Last Friday my uncle, my cousin, and I made an alpine start on Mount Elbert. If you were to Google it, you would learn that Mount Elbert is the highest peak in the Rocky Mountains, and at 14,440 feet it is the 2nd-highest mountain in the contiguous United States (after Mount Whitney in California). The highest of the “14ers” of Colorado (mountains over 14,000 feet), it lies within the San Isabel National Forest at the center of the state. What Google couldn’t possibly tell you, though, is the reason I’ve made two tries at climbing Mount Elbert: my cousin Andy’s ashes were scattered from its summit 4 years ago, after he died unexpectedly in a bicycle accident at the age of 21.
For my non-climbing/hiking friends, an alpine start involves beginning a climb well before dawn in order to ensure a safe descent before dark, or before weather creates dangerous conditions. In the Rocky Mountains afternoon thunderstorms are common, and it’s important to summit before noon to begin your descent ahead of any storms. My first attempt at climbing Mount Elbert two years ago was cut short by storm clouds that began to cluster when I had about 40 minutes of climbing left to go. Despite beginning a prompt descent the thunderstorm came on quickly, and well before I reached treeline there was fire raining down terrifyingly from the sky. This year I upped my cardio prep to improve my speed; the weather proved much more favorable; and at last I made it to Andy’s final resting spot.
With bobbing headlamps lighting the way, we set out near the north Mount Elbert trailhead, connecting from the Colorado Trail. The first part of the hike is a gradual rise through pine forest, with gentle switchbacks and occasional flat stretches of walking. Any illusion of ease, though, ends after about 1 mile, with a sharp right turn onto the Mount Elbert Trail. From here the path grinds straight up the mountain relentlessly, gaining 4700 feet in elevation over about 4.5 miles. While this hike requires no technical skills, every step requires commitment and intent to persevere through hours of steep ascent.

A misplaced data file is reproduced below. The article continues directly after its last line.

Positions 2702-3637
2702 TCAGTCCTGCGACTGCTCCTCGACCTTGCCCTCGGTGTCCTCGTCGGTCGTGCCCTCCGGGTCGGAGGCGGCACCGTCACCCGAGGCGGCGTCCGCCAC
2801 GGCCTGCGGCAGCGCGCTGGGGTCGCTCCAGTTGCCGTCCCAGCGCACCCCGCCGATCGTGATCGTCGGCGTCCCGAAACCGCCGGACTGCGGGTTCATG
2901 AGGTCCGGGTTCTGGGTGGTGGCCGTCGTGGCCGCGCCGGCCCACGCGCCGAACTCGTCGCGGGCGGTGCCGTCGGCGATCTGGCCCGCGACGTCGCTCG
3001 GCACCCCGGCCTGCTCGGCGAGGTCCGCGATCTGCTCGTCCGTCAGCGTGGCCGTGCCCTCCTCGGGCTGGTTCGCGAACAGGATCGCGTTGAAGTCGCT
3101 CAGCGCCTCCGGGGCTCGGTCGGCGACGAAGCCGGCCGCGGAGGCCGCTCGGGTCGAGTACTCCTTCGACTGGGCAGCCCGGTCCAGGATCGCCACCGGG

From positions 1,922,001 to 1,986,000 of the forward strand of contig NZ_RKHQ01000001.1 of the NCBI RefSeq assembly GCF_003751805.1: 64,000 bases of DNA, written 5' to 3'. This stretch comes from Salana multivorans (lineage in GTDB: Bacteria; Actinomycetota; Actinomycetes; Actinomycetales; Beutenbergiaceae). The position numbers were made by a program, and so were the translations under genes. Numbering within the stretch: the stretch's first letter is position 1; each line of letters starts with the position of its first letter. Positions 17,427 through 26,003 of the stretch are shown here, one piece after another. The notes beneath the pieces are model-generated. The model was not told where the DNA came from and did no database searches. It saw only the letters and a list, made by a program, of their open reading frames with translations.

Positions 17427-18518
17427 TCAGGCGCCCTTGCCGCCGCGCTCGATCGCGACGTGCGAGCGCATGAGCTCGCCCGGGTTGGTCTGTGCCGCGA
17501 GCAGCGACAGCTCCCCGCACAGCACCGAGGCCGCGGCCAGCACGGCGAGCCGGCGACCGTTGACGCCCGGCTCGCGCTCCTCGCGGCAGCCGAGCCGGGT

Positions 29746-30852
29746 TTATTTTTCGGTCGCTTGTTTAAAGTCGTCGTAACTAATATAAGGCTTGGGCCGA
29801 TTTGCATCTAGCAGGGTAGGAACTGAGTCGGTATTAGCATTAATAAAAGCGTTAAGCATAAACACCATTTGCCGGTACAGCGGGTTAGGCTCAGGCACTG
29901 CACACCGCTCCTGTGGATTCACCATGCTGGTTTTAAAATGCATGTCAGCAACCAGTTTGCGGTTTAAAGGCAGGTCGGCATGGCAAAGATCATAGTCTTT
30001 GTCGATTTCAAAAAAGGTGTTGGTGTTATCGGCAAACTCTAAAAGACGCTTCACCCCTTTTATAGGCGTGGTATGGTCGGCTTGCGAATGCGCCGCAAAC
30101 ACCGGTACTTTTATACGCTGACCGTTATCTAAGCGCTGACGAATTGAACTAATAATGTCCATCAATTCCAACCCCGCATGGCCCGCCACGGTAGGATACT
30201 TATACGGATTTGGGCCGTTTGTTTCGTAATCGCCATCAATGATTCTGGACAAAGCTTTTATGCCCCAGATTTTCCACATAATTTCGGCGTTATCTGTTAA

Shortly after the upward turn my cousin, who had been nursing a toothache, realized the pain had become too great and she would have to turn back. Reluctantly, we went on without her. We passed the treeline, after which the mountain’s false summit comes into sight, as do utterly glorious views of the surrounding mountains. These provide plenty of photo ops (or convenient rest breaks, as the case may be).
It seems impossible, but the trail gets steeper the higher it goes. Just before the false summit, there are sections of trail so degraded that it is nearly impossible to get a foothold in the loose soil, and at one point I resorted to hands and knees to avoid sliding down. At last I reached the false summit, where I’d been forced back two years earlier, and the skies were still sunny and blue: onward and upward.
From here the grade becomes slightly less steep, and feels almost luxurious in comparison to the just-traversed terrain. As a result it felt the summit came on quickly, and all of a sudden the panorama was startling and breathtaking. The requisite photos were taken before my uncle took me to where Andy’s ashes had been scattered, on a quiet section of the southwestern side of the summit. There, a sheltered spot on a beautiful day afforded us about an hour of thinking and talking about Andy. We made a PBR toast in his honor just before we left, then sipped silently for a few moments before turning back down the mountain.
The downward hike is challenging in its own right, taxing the knees, proprioception, and balance all the way. It’s important to stay focused because the steep grade and one’s natural fatigue make this the most dangerous part of a mountain hike, statistically speaking. My uncle and I kept our own paces, hiking a short distance apart, and I thought about Andy for most of the descent. With no idea how soon the time would come, he had mentioned that when he died he would like his ashes to be scattered from the highest mountain in the Rockies. Just as his adulthood flickered at the horizon, he left life behind for territory unknown. I know it wasn’t what he’d planned, but I figure Andy got an alpine start on all of us. We’re still climbing, but he’s been waiting at the summit for a while. He loved his family beyond measure, so no doubt there will be big long hugs, beautifully sculpted cappuccinos, and craft beer all around when we finally catch up.